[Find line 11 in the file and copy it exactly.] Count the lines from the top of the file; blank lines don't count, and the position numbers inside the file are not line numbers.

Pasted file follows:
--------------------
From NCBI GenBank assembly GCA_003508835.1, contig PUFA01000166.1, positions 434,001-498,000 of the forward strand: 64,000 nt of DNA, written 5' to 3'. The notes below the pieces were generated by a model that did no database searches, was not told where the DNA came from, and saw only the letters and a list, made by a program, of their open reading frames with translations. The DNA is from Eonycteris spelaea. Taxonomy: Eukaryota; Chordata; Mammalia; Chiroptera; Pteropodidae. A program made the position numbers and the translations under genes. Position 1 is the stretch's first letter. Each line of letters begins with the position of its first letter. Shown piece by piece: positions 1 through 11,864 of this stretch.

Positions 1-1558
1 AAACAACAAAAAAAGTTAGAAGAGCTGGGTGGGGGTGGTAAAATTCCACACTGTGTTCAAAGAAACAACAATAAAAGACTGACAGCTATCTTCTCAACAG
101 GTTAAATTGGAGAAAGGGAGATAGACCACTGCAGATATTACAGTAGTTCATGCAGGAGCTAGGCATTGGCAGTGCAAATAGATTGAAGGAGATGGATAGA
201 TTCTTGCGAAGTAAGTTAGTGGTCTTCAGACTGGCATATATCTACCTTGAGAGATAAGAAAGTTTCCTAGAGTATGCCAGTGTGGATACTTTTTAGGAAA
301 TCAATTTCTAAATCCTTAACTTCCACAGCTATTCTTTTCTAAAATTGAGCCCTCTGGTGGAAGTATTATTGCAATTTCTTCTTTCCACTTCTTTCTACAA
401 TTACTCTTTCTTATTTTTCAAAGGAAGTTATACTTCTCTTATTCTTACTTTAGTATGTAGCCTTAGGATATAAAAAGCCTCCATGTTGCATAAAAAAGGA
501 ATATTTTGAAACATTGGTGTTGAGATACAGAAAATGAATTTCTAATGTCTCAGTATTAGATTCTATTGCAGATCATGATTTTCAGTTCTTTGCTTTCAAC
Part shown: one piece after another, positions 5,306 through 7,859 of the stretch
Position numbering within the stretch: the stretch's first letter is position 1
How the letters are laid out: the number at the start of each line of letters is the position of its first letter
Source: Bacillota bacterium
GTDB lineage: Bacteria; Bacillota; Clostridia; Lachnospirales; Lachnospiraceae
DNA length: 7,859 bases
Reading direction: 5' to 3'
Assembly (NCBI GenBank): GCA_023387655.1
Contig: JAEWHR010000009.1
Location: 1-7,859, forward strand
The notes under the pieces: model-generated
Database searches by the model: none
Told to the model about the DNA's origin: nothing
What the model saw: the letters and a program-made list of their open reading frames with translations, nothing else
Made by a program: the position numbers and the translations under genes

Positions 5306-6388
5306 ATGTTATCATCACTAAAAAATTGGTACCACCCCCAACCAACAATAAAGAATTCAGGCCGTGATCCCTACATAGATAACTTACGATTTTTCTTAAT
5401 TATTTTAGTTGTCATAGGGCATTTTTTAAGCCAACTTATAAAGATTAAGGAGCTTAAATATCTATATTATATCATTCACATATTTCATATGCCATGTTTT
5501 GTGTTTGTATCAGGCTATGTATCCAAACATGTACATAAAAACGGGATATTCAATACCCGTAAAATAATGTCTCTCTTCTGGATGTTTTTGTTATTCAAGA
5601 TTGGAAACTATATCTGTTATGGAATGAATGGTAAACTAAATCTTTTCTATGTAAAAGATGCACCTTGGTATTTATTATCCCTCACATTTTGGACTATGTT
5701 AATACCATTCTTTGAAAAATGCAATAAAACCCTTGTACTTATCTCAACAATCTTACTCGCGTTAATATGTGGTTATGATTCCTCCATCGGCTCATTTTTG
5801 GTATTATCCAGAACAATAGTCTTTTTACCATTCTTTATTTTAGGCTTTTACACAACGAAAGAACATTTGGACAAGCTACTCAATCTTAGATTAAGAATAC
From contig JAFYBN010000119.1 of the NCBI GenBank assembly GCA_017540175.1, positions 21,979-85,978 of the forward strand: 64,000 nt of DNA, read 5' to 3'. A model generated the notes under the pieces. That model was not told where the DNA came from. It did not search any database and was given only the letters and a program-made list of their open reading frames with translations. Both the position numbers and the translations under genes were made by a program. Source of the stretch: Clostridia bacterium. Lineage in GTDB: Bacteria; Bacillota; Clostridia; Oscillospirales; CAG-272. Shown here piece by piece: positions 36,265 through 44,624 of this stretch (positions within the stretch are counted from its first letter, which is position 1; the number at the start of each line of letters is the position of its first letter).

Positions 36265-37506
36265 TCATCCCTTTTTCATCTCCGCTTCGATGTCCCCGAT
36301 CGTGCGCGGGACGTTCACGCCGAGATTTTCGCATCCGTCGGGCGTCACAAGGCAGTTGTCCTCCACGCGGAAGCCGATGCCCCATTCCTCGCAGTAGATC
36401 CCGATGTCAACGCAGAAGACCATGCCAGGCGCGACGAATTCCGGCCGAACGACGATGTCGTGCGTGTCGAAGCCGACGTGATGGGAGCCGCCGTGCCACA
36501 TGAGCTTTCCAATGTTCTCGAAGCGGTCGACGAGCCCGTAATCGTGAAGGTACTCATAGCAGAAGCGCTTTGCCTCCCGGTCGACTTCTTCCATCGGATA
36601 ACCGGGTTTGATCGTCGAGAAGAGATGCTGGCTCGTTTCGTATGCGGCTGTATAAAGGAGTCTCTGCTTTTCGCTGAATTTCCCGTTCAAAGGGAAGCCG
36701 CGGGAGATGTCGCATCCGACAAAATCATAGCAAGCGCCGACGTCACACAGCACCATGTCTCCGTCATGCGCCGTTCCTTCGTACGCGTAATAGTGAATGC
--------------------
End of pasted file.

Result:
How the letters are laid out: the number at the start of each line of letters is the position of its first letter